What is Public Relations?
It’s an industry cliché, but a truth, the PR industry is very bad at its own PR, and PR agencies are worse. So much so that if you asked the partner, parent, friend of anyone working in PR, what they think PR is, you would either get a sort of meh? blank confused face, or the typical “something to do with journalism / media / advertising” response.
The official line according to the PRCA (the PR industry body) is “PR is…the way organisations communicate with the public, promote themselves, and build reputation and image.”
But a simpler way of looking at it is: third person endorsement. With the basic truth that if someone you respect, admire, trust says something positive about a brand / person / product you are more likely to believe it.
An example, in comparison to traditional advertising:
You: “I’m brilliant in bed” (advertising)
Your best mate: “Apparently he is brilliant in bed” (PR)
The Different Types of PR
Agencies tend to focus on the broader areas of B2B, Consumer Comms, Corporate Communication, Financial, Trade PR and Public Affairs.
There are however numerous sub PR disciplines; from CSR, to Social Media Public Relations, News Hijacking and pure Influencer Engagement. But in practice, most agencies provide these as part of their overall offering. At Cirkle we specialise in Consumer, Trade and Corporate comms, but as part of this we also offer, for example; influencer engagement, CSR and social media (and this is by no means exhaustive)
This then divides down even further by sector. From food & drink, FMCG, Fashion, Sports to Utilities, Telecoms, Energy – to literally almost anything you can think of. So, in a nutshell, there is an agency for you. Whether you are a client or considering working in PR, there is an agency or a role that will fit exactly what you want.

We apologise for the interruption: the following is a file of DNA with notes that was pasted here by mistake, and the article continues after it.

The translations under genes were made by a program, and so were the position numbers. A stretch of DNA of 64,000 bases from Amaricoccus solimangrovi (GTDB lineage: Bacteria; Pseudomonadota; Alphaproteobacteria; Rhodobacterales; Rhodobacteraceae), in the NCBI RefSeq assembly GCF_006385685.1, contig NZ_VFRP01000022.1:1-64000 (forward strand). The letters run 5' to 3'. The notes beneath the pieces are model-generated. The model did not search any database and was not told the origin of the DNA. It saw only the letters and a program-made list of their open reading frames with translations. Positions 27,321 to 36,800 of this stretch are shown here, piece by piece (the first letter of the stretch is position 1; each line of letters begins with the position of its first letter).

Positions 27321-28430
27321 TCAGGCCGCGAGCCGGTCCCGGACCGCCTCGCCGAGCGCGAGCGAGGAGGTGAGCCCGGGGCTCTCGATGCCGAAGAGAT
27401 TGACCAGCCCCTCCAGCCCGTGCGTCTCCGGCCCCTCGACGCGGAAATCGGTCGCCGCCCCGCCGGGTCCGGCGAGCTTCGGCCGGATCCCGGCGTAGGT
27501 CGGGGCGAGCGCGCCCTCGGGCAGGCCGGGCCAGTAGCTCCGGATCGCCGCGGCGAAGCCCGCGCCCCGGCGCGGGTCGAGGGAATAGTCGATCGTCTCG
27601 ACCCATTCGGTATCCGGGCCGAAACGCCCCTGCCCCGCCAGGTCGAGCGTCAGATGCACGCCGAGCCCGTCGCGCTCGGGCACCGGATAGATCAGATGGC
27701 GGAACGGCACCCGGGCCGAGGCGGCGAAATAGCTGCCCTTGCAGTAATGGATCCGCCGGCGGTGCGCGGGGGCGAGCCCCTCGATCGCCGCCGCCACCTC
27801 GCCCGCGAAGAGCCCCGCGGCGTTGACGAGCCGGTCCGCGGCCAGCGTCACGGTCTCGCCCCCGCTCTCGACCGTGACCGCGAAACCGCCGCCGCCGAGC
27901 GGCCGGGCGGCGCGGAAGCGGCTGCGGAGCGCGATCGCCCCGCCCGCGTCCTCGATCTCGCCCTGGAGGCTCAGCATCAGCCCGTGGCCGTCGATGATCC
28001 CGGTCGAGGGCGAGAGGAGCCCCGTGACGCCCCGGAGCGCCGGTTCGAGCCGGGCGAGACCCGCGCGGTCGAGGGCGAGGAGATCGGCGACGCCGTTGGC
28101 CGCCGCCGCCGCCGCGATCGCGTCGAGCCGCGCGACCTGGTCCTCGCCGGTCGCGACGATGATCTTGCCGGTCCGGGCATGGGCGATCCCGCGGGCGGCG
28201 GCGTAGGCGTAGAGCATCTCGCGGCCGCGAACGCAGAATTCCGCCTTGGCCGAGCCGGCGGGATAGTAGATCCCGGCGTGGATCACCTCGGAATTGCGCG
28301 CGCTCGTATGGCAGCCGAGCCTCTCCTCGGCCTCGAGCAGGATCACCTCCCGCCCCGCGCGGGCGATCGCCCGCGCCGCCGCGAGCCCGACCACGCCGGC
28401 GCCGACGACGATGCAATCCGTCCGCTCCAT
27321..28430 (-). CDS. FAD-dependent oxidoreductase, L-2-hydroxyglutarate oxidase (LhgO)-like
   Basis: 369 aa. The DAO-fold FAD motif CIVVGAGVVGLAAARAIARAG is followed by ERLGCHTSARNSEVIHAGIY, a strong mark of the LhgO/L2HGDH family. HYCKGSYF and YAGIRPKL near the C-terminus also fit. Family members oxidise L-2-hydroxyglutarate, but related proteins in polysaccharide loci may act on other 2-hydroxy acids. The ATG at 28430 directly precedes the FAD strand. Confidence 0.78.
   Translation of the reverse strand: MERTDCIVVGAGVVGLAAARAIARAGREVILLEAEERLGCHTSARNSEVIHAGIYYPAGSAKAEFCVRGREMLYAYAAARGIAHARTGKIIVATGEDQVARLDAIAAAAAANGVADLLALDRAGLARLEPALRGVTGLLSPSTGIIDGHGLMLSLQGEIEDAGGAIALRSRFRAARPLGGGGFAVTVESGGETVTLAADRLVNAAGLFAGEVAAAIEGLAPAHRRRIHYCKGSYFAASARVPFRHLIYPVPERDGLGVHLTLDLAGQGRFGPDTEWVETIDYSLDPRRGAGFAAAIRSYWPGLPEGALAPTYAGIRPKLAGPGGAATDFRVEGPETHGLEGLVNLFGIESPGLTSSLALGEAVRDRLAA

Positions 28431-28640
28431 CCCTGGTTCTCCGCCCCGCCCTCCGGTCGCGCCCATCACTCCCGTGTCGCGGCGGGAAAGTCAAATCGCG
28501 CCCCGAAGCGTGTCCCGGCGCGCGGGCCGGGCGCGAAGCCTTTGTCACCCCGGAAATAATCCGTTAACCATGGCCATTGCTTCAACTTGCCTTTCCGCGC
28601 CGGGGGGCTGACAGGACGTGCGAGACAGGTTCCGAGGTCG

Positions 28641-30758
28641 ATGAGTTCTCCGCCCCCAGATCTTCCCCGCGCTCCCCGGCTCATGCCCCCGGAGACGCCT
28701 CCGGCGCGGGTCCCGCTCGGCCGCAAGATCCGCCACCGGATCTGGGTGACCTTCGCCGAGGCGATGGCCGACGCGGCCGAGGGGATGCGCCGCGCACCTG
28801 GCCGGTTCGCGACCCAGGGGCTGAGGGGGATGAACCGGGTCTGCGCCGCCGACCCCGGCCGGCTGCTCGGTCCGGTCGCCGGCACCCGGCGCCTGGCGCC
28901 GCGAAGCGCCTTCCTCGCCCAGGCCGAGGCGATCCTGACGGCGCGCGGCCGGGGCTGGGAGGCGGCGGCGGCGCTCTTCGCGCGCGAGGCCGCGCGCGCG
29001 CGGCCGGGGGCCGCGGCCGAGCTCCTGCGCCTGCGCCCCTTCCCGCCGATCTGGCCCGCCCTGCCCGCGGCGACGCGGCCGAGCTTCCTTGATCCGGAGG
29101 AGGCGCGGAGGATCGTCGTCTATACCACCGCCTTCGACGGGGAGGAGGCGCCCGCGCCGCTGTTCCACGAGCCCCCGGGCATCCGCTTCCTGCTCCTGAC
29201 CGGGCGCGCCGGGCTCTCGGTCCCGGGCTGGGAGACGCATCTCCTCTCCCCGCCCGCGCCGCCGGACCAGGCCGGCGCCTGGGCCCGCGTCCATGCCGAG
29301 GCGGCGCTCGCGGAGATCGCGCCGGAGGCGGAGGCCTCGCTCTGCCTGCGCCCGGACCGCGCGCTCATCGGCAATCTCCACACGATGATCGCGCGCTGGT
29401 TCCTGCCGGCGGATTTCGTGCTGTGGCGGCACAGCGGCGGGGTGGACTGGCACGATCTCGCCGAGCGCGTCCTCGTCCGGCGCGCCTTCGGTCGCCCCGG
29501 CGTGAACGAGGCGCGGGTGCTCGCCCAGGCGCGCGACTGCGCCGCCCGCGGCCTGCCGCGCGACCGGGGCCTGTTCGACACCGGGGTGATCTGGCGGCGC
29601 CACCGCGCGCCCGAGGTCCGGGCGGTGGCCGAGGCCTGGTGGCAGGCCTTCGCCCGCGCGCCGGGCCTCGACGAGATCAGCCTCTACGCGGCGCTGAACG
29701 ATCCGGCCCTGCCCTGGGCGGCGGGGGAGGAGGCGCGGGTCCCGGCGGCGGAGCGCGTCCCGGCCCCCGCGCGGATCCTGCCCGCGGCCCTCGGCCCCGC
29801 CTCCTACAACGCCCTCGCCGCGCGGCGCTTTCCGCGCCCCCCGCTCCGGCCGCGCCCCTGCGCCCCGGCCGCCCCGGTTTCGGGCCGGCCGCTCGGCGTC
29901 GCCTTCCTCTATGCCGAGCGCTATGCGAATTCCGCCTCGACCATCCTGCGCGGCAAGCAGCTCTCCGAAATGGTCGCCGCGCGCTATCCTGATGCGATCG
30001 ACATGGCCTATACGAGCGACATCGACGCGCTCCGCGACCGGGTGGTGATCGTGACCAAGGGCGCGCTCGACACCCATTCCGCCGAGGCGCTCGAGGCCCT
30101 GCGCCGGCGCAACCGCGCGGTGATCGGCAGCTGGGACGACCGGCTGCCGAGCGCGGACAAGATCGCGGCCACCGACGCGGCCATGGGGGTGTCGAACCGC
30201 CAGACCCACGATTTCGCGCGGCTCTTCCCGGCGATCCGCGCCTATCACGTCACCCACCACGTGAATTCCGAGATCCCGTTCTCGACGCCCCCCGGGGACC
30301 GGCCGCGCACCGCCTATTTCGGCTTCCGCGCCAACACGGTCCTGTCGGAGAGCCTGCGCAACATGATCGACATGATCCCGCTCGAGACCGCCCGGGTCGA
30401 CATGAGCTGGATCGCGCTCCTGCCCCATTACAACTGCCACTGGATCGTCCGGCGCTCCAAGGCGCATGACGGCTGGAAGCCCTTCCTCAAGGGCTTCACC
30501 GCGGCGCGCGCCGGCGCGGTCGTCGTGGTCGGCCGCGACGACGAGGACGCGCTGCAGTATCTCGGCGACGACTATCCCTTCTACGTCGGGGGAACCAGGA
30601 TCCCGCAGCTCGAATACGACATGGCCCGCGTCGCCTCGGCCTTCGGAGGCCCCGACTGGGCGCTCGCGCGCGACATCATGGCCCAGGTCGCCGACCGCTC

The Importance of PR for Brands
PR brings depth and authority to brands and to campaigns. Think about the most memorable campaigns, even advertising campaigns – the best ones, the most memorable.
You probably remember them because you didn’t just see them on the TV, but people spoke about them at work, on chat shows, debated them in social media…. This is the bit that PR brings it add the colour to brands, changes them from services or products into characters. It tells their story. Makes them relatable. Greggs Vegan Sausage Roll wouldn’t be one of the best-selling, most talked about product launches of all time, if it hadn’t been for Piers Morgan taking a bite out of it on live TV, discussing it on Twitter, and a hundred other influencers like him. It is the PR agency that creates these moments.
For all the positive PR, there is negative PR too. The stories that brands don’t want people reading, the times brands (like people) make mistakes, get things wrong. This is the other dark arts side of the industry (covered by our Red Cirkle offering). Providing a balance of preventative measures, preparation and media understanding to limit / avoid damage to the brand. All brands have crisis moments, the difference between the best ones, and the ones that get hit hardest, is down to the prep their agency does, the understanding of media, and influence of their media connections.
The Benefits of a Good PR Campaign?
The best campaigns can be transformative. Huge increase in sales, revolutionise brand perceptions, create awareness, create personality – and all often done for a fraction of the spend needed for traditional media. Good PR campaigns can make a brand – think about the likes of Paddy Power, Dollar Shave Club, Brew Dog, Nando’s, Greggs…these are brand that people understand, and choose, based on what they see online, what they read in media. They are brands built with PR at the core of their comms models, not traditional media routes, and it shows that they are some of the most distinct brands in the UK.